The Court of Appeal turns down Siyanda Mngaza's leave to appeal - but her family’s fight goes on


The Court of Appeal has rejected Siyanda Mngaza’s leave to appeal - but her family’s fight goes on.

The latest update was provided by the FreeSiyanda campaign team earlier this week.

It said that the court had accepted new evidence brought forward by Siyanda’s new legal team. It proved that a prosecution witness had indeed stamped on Siyanda’s face. However, the court claimed that the latest development did not, in their view, ‘materially change the validity of the original jury’s verdict’.

Reports from Wales last year state that the jury heard Siyanda had hit another woman on the forehead with a cocktail glass, which shattered on impact.

However, both her family and campaigners maintain that during the camping holiday to a Brecon campsite in Wales, Siyanda, who is 4’10 and has a physical disability, was the subject of racist abuse and assault by three adults, and she attempted to defend herself. Despite this, she was subsequently arrested and charged with GBH. She was later found guilty of this charge on 13 March 2020 and sentenced to four and a half years in prison.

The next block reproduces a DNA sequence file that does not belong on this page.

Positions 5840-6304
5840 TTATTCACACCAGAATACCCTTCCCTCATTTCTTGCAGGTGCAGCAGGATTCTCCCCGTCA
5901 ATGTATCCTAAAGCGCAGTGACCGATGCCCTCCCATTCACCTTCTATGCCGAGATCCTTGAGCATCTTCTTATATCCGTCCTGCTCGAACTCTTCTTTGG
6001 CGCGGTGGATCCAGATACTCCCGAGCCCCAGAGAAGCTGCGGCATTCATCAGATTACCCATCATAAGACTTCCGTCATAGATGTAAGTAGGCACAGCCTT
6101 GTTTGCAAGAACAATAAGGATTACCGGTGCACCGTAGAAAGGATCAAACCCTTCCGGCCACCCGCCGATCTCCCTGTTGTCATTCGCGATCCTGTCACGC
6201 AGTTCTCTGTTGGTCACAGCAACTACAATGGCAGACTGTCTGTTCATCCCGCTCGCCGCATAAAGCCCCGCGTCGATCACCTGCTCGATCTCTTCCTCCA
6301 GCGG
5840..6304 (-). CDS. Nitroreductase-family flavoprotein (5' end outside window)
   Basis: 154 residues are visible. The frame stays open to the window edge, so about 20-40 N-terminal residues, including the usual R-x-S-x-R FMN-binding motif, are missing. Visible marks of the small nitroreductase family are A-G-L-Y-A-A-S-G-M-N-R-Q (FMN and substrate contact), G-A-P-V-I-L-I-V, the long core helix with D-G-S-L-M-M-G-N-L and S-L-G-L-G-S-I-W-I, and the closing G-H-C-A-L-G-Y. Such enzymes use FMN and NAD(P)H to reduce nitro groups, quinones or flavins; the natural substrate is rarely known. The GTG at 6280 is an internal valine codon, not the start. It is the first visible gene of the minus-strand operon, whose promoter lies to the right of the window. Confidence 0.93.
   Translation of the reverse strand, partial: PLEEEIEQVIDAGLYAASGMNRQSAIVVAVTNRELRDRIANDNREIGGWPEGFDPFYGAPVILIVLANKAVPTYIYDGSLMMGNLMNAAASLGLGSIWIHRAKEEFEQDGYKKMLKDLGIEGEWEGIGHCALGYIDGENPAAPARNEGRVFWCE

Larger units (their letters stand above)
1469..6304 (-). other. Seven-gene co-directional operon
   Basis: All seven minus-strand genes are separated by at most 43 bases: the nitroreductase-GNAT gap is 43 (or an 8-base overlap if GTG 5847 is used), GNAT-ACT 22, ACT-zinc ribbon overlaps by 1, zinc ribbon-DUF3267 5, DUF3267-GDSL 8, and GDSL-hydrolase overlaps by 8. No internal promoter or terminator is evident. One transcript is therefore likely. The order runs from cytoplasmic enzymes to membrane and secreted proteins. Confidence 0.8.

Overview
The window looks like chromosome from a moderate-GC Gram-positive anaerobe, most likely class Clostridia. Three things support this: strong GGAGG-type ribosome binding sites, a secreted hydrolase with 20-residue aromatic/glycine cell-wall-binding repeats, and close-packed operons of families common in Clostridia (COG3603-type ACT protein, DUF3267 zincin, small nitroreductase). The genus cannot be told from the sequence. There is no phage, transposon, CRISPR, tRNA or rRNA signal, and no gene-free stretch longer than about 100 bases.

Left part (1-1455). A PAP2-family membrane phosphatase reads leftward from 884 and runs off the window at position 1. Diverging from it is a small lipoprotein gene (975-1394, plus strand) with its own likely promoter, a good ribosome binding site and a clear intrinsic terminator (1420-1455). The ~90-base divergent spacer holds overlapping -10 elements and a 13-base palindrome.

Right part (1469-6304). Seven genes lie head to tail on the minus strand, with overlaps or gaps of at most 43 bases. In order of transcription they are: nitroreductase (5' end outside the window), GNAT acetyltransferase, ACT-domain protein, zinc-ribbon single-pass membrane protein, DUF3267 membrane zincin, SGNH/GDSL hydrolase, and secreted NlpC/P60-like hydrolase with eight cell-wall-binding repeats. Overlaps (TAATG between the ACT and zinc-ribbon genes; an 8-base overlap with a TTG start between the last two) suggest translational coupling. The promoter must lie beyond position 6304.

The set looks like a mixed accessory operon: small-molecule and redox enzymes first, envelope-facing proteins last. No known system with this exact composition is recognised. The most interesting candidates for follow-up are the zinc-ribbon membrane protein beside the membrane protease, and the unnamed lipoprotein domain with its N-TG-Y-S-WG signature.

The case of Siyanda is gaining greater prominence due to the sustained work of her family and activists such as Lee Jasper. They have long believed that the ruling of the 2019 attack was unjust.

Prior to her conviction, she was quoted in Cardiffjournalism as describing the prospect of facing time in prison for the incident as ‘heartbreaking’.

“It’s heartbreaking to be faced with the reality of going to prison for defending myself against three grown adults, who threatened my life and carried out those threats by viciously attacking me.”

~ Siyanda Mngaza, a week prior to her 2020 conviction

Responding to the recent news from the court, Siyanda’s Mother, Cammilla Mngaza said that she was devastated by the decision, but acknowledged progress had been made and continued to appeal for support for the FreeSiyanda campaign. Her request for help has been met accordingly.

The public petition in support of freeing Siyanda still has over 560,000 signatures and is quickly nearing 570,000. Beyond this, media organisations are beginning to give a greater platform to the case, and shine a spotlight on the incident.

Nadine White of the Independent penned an article chronicling a number of recent cases affecting black and brown people in Wales, including Siyanda's.

Social media has also become a crucial vehicle for campaigners and activists to highlight the case.

The Stoke leg of an online tour to draw attention to Siyanda’s situation has been cancelled, but online, offline, and in the courts, onlookers and campaigners are committed to ensuring that the case of Siyanda is re-visited. 

Mayowa Ayodele


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